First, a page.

1. On your resume
Your resume should list any awards or accolades you received for your outstanding teamwork at a previous job. This could be done by serving as a team leader, project coordinator, or in another coordination capacity. You might even have a distinction or honor that you can mention in the section on your accomplishments.
Your biggest collaborative project should be listed in the work experience section of your resume, and you should also mention your collaboration skills there. Provide examples of successful outcomes in these projects. Remember to customize your resume for each position you apply for, but keep in mind that regardless of the position you land, you’ll probably work with others on occasion.
2. In your cover letter
Read through the job expectations/requirements carefully. Find the skills you have that are relevant to the job’s requirements and include them in your cover letter along with an explanation of how you bring that skill to the role. For instance: “I am ready to bring my collaboration skills to this role in order to make the greatest possible contribution to the company’s success.” You can also list your various talents and provide a succinct example of a time when you used those talents to achieve a successful result.
3. At your job interview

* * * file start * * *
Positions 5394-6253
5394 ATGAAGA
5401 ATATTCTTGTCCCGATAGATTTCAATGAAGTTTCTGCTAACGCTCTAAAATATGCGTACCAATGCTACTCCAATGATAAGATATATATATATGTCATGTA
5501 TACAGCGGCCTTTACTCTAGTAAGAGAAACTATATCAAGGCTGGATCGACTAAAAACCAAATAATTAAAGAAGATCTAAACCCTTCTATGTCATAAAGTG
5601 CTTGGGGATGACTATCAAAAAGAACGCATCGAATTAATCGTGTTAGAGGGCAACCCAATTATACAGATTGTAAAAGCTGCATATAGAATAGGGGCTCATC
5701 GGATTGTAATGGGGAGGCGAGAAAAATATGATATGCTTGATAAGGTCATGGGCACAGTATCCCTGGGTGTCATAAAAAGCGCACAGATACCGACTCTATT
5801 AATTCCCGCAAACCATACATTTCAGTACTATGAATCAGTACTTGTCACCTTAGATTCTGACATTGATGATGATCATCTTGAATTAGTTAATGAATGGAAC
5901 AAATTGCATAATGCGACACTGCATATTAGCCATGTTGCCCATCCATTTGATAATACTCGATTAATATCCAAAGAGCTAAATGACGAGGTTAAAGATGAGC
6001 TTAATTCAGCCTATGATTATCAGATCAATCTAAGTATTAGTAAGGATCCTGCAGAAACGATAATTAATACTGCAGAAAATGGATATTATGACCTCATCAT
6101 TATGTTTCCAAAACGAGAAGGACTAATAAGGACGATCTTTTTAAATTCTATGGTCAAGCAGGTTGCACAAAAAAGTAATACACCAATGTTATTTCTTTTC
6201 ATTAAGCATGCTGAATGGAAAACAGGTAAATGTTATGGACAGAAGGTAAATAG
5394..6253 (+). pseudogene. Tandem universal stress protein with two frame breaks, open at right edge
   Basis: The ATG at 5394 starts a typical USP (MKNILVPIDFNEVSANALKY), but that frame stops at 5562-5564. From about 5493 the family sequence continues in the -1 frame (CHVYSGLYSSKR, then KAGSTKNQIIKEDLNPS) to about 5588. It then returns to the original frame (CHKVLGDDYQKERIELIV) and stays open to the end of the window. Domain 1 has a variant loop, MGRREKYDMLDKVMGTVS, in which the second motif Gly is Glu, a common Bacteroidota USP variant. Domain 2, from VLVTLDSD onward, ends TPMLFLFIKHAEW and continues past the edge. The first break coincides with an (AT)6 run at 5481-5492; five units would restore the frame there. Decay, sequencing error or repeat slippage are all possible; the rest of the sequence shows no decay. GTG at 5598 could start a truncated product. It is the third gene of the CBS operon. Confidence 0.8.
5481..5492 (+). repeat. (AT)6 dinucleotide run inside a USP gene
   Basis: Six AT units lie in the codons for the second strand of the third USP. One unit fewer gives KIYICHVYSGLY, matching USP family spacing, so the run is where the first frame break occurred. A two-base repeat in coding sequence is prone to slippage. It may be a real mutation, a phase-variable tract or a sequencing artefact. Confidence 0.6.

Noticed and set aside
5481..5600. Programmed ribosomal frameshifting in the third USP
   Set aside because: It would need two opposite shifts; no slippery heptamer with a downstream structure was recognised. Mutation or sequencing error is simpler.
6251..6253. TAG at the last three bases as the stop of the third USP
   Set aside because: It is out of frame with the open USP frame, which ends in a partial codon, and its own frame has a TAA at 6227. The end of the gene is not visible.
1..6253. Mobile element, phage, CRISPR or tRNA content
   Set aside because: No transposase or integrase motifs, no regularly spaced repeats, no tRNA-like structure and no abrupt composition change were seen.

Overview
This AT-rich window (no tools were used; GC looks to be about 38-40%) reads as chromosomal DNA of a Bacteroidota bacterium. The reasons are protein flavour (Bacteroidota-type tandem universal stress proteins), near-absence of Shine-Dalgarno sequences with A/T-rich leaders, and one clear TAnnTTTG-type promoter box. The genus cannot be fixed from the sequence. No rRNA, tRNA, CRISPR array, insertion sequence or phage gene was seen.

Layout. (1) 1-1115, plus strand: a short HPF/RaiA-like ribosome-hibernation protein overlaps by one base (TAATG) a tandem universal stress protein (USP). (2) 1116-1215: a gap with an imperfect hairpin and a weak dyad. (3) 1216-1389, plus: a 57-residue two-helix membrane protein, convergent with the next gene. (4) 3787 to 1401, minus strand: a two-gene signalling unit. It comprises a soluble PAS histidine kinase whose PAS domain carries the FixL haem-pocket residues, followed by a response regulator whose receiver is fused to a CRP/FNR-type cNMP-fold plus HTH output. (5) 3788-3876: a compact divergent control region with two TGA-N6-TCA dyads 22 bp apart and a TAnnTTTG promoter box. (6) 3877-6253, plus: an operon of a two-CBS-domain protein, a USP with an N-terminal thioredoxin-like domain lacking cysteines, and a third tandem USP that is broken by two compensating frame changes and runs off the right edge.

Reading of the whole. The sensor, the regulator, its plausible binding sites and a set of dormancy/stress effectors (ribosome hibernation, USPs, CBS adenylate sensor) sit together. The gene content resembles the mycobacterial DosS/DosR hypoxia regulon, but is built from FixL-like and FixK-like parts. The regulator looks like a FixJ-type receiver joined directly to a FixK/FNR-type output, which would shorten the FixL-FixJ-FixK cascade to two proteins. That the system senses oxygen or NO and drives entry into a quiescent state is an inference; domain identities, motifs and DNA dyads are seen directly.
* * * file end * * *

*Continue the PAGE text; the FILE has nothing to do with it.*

Whether the position you are interviewing for is team-oriented or not, showing the interviewer that you can work well with others will make them pay close attention to you as a strong candidate. Give believable proof that you enjoy and are skilled at cooperating with others in a team. Describe instances in which you may have had to settle disputes in order to keep the team on task and focused (just make sure to avoid disparaging current or former coworkers or superiors).
Examples of collaboration
Collaboration skills don’t have to be difficult to mention on a resume. Briefly state your example using an action verb, and if at all possible, support it with hard data. Consider the examples below to learn how to describe your abilities for collaboration.
You can elaborate on these instances in your cover letter by following the format mentioned above and continuing to emphasize your capacity for collaboration.
If the interviewer asks you a question that calls for you to discuss your collaboration skills, you can keep these examples in mind along with a few others that you haven’t mentioned.
How do you demonstrate collaboration skills?
In order to complete the task, provide feedback to teammates or other peers. Share credit for good ideas with others. Acknowledge others’ skill, experience, creativity, and contributions. Pay attention to others’ thoughts, feelings, and concerns and accept them.
What are positive examples of professional collaboration?
Collaboration in the workplace can take many forms, including brainstorming, group discussions, agreement on procedures, problem-solving, and analysis of issues.